MY apologies – I cannot find the report which I read last year that Marshall Zhukov considered the Battle of Britain the most important of the Second World War (Letters, February 6). Maybe it’s deleted from the internet.

But whether literally true or not, for Leslie Smith (Letters, February 11) to write “it has no historical basis” is facile. The Battle of Britain was Hitler’s first major defeat since 1933, convincing the United States we could survive, and giving the USSR almost a year to increase industrial and military preparations against possible invasion, despite Stalin’s alliance with Hitler and mistrust of Churchill’s warnings.

Moreover, Sir Antony Beevor revealed that Stalin, Khrushchev and Zhukov all admitted that the USSR could not have won at Stalingrad or Kursk without the massive shipments of grain, tinned-food, arms, steel (for the superb T-34 tank) and 430,000 vehicles, from the US and UK (some via Churchill’s “worst journey on earth”).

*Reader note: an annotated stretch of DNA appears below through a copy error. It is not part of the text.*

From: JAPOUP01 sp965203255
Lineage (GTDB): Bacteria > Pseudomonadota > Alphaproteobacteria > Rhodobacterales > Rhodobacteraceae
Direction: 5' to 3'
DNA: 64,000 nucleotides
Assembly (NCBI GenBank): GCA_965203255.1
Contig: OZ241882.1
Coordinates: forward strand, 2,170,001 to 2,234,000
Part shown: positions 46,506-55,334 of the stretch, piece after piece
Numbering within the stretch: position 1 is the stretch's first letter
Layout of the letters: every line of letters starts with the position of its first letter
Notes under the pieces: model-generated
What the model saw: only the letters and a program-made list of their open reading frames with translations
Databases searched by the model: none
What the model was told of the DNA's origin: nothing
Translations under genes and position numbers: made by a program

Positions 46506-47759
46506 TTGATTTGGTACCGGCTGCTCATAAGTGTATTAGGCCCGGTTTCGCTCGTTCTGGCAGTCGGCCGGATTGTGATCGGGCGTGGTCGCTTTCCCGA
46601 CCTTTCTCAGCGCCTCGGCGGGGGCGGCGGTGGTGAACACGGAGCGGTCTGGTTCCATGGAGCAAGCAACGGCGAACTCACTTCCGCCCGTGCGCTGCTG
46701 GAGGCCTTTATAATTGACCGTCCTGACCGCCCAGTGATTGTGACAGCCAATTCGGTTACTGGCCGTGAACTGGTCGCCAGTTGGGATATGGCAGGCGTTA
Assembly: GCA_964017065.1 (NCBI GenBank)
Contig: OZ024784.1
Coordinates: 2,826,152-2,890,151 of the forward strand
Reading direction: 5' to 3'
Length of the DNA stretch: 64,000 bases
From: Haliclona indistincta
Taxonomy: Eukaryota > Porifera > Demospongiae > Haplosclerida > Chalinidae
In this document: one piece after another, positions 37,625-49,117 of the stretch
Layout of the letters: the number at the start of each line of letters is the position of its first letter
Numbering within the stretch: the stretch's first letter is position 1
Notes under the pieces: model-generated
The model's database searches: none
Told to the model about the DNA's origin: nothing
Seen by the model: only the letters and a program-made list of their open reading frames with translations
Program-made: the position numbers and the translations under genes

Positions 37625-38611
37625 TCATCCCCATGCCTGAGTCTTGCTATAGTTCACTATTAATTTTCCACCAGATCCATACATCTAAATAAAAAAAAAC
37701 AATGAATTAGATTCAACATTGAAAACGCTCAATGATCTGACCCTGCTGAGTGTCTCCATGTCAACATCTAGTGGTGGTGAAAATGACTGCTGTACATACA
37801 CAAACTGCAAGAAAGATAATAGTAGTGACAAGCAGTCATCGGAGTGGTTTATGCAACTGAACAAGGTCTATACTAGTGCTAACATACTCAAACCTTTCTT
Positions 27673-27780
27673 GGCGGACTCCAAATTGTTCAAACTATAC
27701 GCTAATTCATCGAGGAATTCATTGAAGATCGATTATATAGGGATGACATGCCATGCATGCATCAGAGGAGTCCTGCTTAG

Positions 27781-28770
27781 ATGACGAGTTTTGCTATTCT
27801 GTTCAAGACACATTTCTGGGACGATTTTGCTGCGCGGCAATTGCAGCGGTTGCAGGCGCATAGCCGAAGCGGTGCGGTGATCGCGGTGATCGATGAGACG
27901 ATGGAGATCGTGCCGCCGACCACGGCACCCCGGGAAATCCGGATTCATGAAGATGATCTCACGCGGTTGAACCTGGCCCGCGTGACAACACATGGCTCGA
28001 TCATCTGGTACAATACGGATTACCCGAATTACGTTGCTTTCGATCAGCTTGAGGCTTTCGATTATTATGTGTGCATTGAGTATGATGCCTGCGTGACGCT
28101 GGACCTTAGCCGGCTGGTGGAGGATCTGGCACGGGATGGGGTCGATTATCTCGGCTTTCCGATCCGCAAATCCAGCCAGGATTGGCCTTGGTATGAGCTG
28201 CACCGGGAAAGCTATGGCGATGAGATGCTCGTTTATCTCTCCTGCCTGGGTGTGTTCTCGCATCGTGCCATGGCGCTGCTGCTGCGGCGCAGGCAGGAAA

Clearly, that aid would not have happened without our victory in the Battle of Britain, thus justifying its “most important” description (which is not the same as “turning-point”).

Equally clearly (per the historian John Ray) everything after late 1940 would have been different had we lost, such as almost certainly: the UK occupied and our men under 45 enslaved on the Continent; the USSR invaded earlier than June 1941, successfully; the Pacific war starting sooner than December 1941, with Japan invading India and Australia; a far greater Holocaust; and strengthened US isolationist tendencies, concentrating on the Pacific.

On the Indian volunteer army, while Mr Smith may have inferred it, I did not say that all 2.5 million served in Europe. They also served in Africa and Asia, with the British and Empire troops – and it is reasonable to regard these “theatres” especially Africa, as part of our war to deliver Europe from tyranny.

While no-one should underestimate the efforts, suffering and appalling losses of the Soviet troops, nor should anyone (as Mr Smith seems to) belittle the UK contribution to the war’s conclusion, particularly now with Vladimir Putin’s historical revisionism and rehabilitation of Stalin, resulting in 63 per cent of Russians believing they alone beat Hitler.

John Birkett,

12 Horseleys Park, St Andrews.